2

I have a configuration file that needs to be incremented daily.

E.g.

report.lookback.days.to.retrieve.data=60

This file contains multiple entries such as the one above that contains different values. I need to open the property file search for this specific entry, and increment the value by +1 each day for a total of 30 days.

E.g.

report.lookback.days.to.retrieve.data=61

report.lookback.days.to.retrieve.data=62

report.lookback.days.to.retrieve.data=63

I am new to scripting, and I'm not sure what method would accomplish this task.

Should I use awk, sed, implement a counter, or a combination of methods?

1
  • New to scripting should not be an excuse to not try anything by yourself. That said, if you try searching a bit then you'd find numerous examples of manipulating value in VAR=value form.
    – devnull
    Apr 14 '14 at 18:02
1

If you just want to edit the file in place each day, which you probably don't want to do, you could do something like this:

$ echo 'report.lookback.days.to.retrieve.data=61' \
    | awk -F= '
        /report.lookback.days.to.retrieve.data/{
            printf("%s=%d\n", $1, $2+1)
        }
    '
report.lookback.days.to.retrieve.data=62

But that would require saving to a temp file then replacing the original each time. As devnull mentioned, it would be better to replace the values with $vars and invoke the script with arguments.

1

If you just want to edit a file that looks like what you posted, use something like

perl -i  -pe 's/report.lookback.days.to.retrieve.data=\K\d+/$&+1/e' file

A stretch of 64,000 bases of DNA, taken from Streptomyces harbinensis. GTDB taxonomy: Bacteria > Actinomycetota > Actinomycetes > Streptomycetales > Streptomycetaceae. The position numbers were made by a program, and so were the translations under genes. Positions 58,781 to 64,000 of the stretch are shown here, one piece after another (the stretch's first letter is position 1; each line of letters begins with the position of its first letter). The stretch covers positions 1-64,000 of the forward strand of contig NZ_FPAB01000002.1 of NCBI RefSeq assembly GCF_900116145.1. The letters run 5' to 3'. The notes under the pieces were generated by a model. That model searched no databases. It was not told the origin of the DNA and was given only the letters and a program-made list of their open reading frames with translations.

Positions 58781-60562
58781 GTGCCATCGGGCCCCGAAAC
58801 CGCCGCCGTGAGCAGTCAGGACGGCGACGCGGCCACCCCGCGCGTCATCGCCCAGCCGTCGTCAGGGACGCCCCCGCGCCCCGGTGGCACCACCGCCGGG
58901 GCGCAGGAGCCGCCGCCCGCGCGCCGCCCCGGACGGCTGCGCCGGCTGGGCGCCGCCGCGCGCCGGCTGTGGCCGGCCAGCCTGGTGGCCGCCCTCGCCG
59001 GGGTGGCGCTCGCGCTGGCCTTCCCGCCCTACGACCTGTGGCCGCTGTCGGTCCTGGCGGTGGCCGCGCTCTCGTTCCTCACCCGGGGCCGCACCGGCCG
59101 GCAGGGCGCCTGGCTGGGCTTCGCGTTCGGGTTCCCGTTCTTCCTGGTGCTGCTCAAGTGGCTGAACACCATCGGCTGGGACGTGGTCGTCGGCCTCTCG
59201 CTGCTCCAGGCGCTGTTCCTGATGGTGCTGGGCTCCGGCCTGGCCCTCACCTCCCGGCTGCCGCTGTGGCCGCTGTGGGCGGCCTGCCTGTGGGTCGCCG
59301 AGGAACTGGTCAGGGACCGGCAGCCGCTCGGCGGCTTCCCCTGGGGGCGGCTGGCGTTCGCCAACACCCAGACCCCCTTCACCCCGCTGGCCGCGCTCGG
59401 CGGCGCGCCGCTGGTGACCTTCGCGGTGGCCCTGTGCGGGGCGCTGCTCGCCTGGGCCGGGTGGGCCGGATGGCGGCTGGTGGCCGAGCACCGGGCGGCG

Explanation

The -i enables in-place editing, so the changes are saved to the original file, -p means "print each line after executing whatever script is givven by -e"/

The s/// is the substitution operator, it works like s/source/replacement.

The regular expression used is looking for the string report.lookback.days.to.retrieve.data= followed by one or more numbers (\d+). The \K discards whatever was matched before, allowing $&, whicih is a special variable holding whatever was just matched, to point to the numbers alone.

Finally, we replace it with $&+1, the value matched plus one. This (evaluating something within the s/// operator) is activated by the s///e flag at the end of the s///e.

0

This is very simple to do with awk, however the standard approach is to output to a temporary file and then replace the original, using Linux mktemp you can do:

tempfile=$(mktemp --tmpdir=.)
awk -F= '{
  if($1=="report.lookback.days.to.retrieve.data")
    print $1"="$2+1
  else
    print
  }' in_file >"$tempfile"
mv "$tempfile" in_file

Some versions of awk have the -i (inplace) option, meaning you can just do:

awk -iF= '{
  if($1=="report.lookback.days.to.retrieve.data")
    print $1"="$2+1
  else
    print
  }' in_file

Or if the sponge utility (part of moreutils) is available:

awk -F= '{
  if($1=="report.lookback.days.to.retrieve.data")
    print $1"="$2+1
  else
    print
  }' in_file |
sponge in_file

Of course if the input file doesn't contain any other lines apart from the one you want to increment (or if it does and you just want to delete them), then the awk part can be simplifed.

2
  • The tempfile awk solution worked! I can't thank you enough!
    – user65231
    Apr 15 '14 at 14:58
  • @user65231, the sponge solution is probably the best, sponge should be in the moreutils package. If this answer (or any other) is the one you are looking for, please take a moment to click the check mark and choose it as the solution.
    – Graeme
    Apr 15 '14 at 15:02

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